This offers scope for financial transactions which are faster, cheaper, safer, and more transparent for all parties involved in them. According to some estimates, 40% of global gross domestic product could flow across such networks within 10 years. In this context, interconnectedness becomes not a source of systemic risk, but a force for good.
In a digital age, technological interconnectedness can also have wider positive impact as a route to financial inclusion.
Globalisation, and the liberalisation of world trade, brought undoubted benefits to emerging nations and their communities. However, in some countries financial exclusion remains a major challenge. As recently as a decade ago, about two billion people worldwide were unbanked – that is to say, outside the financial system. For many of the world’s poorest people, conventional banking services were not economically viable. For people who could not read or write, the simple process of opening a bank account was impossible.
Thanks to technology, that is now changing. Digitisation has transformed the economics of banking for the poorest in our society. Millions of people in India and Africa, for example, do not have bank accounts, but they do carry out financial transactions via their mobile phones. The economics of financial inclusion is being transformed.
“Financial inclusion can become a path to greater wellbeing, security and human dignity”
With the advent of biometric identification and cheap and reliable online payment platforms around the world, tens of millions of people are being lifted out of poverty through financial inclusion. Illiteracy is no longer a barrier: if the system can recognise your iris or your thumbprint, you’re connected. Cheap and reliable payment platforms enable micro-credits, small remittances and micro-financing. At this elementary level, financial interconnectedness can transform lives. We can harness financial technology in the fight against relentless poverty and social exclusion which still blights the lives of millions.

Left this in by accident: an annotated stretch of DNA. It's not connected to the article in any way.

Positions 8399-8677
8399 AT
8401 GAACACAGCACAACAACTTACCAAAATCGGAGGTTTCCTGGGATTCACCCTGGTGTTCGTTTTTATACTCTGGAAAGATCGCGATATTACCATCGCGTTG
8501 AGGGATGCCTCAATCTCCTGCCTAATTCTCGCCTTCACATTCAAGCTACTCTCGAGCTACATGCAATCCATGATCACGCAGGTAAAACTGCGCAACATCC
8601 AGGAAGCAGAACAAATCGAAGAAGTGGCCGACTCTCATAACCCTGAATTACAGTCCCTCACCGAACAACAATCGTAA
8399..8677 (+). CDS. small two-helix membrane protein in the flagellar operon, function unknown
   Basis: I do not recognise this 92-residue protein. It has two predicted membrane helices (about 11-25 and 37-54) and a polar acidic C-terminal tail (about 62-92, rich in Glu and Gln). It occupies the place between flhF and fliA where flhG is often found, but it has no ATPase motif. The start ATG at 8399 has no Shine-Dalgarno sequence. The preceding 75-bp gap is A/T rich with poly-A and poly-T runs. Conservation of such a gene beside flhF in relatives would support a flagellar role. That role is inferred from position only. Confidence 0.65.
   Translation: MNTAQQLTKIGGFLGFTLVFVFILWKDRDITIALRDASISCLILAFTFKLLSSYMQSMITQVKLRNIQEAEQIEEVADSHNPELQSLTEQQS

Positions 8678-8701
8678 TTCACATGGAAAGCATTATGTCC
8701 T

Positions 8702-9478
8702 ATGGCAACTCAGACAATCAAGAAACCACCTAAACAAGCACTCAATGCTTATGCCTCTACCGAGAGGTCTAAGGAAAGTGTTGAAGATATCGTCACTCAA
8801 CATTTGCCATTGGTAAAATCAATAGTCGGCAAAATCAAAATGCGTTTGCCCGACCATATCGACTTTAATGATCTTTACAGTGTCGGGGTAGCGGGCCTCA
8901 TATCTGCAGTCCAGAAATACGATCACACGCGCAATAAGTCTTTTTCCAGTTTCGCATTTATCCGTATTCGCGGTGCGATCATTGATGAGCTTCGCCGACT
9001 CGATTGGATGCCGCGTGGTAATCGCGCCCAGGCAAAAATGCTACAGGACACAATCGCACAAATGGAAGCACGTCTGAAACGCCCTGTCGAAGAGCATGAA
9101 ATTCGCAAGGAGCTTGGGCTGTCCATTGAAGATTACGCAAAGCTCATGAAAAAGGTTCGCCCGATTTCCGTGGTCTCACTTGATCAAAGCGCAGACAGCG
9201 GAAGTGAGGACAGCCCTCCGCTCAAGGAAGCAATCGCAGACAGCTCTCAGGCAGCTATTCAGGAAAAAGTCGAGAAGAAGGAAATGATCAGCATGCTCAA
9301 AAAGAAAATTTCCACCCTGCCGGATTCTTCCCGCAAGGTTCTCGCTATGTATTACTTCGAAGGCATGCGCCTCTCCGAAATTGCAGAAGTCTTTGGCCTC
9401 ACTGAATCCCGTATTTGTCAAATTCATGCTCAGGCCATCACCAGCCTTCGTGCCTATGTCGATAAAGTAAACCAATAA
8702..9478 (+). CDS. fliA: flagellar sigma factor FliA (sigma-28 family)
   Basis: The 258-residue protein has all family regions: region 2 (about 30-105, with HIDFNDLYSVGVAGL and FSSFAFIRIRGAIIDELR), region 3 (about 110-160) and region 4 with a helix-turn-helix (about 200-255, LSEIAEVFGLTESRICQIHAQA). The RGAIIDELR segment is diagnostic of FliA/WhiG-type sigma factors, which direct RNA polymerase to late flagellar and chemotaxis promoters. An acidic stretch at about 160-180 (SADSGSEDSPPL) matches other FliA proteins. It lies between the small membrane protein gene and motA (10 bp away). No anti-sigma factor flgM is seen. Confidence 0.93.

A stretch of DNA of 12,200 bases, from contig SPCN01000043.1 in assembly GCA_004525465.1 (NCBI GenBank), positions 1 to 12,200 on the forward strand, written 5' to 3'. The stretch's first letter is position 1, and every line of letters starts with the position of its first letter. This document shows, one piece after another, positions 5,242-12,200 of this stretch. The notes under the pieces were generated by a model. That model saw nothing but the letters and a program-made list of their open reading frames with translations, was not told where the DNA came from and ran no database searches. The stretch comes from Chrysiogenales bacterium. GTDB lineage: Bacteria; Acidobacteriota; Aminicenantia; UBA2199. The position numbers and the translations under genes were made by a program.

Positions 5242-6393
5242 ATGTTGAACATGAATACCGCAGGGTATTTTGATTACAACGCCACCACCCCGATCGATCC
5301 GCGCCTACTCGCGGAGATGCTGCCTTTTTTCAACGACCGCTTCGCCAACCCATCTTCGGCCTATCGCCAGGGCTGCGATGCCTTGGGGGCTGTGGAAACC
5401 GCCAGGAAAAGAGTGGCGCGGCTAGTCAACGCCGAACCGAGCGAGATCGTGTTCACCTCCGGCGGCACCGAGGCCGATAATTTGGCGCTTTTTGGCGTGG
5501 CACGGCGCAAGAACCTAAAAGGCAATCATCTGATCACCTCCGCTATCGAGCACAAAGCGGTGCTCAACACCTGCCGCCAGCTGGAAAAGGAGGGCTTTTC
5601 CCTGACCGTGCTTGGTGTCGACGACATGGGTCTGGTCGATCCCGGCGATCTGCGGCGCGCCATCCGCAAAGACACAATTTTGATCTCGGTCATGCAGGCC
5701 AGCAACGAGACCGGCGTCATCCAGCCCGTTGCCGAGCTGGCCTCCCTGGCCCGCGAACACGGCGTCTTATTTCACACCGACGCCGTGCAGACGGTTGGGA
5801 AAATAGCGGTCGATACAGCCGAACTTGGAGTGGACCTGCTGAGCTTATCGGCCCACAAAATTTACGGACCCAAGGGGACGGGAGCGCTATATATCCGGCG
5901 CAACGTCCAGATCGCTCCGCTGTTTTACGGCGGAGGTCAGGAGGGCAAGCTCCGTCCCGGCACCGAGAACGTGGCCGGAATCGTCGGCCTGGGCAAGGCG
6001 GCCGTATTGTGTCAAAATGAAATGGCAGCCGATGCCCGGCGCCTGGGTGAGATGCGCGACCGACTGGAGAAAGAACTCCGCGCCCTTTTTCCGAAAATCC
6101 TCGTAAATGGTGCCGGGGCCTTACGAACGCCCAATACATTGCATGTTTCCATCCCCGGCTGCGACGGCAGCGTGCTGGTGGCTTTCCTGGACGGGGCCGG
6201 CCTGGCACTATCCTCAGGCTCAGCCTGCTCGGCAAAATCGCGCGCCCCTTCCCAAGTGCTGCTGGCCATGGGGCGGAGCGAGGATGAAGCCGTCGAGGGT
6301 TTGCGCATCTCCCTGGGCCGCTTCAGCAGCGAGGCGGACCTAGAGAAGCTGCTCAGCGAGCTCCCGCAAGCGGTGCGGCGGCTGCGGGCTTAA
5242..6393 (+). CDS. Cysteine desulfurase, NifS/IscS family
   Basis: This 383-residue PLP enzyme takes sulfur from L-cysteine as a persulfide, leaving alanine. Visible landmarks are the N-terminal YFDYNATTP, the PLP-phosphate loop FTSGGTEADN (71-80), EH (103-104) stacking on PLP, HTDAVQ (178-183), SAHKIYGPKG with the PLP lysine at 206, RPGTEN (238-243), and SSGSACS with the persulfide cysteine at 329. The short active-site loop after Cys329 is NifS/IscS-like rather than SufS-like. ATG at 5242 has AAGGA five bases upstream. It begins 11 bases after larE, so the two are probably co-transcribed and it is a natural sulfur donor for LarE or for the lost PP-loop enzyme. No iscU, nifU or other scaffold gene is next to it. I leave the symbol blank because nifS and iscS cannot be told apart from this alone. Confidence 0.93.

In a single decade, the technological advances of the ‘fourth industrial revolution’ have transformed the post-crisis paradigm. Interconnectedness, as a vehicle of contagion, was a risk to be mitigated. Some say this ‘fourth industrial revolution’ primarily benefits developed economies, but I see it differently. Artificial intelligence, analytics and big data have the power to transform lives in developed, but also in less advantaged societies – for example, by revolutionising the provision of essential healthcare, education, agriculture and other fundamental needs.
With the technology of today, interconnectedness becomes a force for good. Digital connectivity can help make the world economy safer, more transparent and more efficient. Additionally, and perhaps most importantly of all: financial inclusion can become a path to greater wellbeing, security and human dignity for some of the most vulnerable members of our global community.
For this reason, I feel privileged to be part of the financial industry at this transformative and exciting time.
A series of government initiatives is responsible for the dramatic rise in financial inclusion in India. ‘Aadhaar’, a biometric database gives every citizen a unique identity, a basic savings bank account (‘Jan Dhan’) and a digital payment infrastructure. The unique identity is vital for meeting anti-money laundering ‘know-your-customer’ requirements, while the Jan Dhan bank accounts enable direct transfer of social benefit payments to recipients. Along with mobile penetration rates that rival those of China and the US, internet penetration has soared and the use of digital payments is rising significantly.
Source: World Economic Forum/World Bank Global Findex Database
Dixit Joshi is Group Treasurer, Deutsche Bank and a Member of the Board of Directors of the International Swaps and Derivatives Association (ISDA).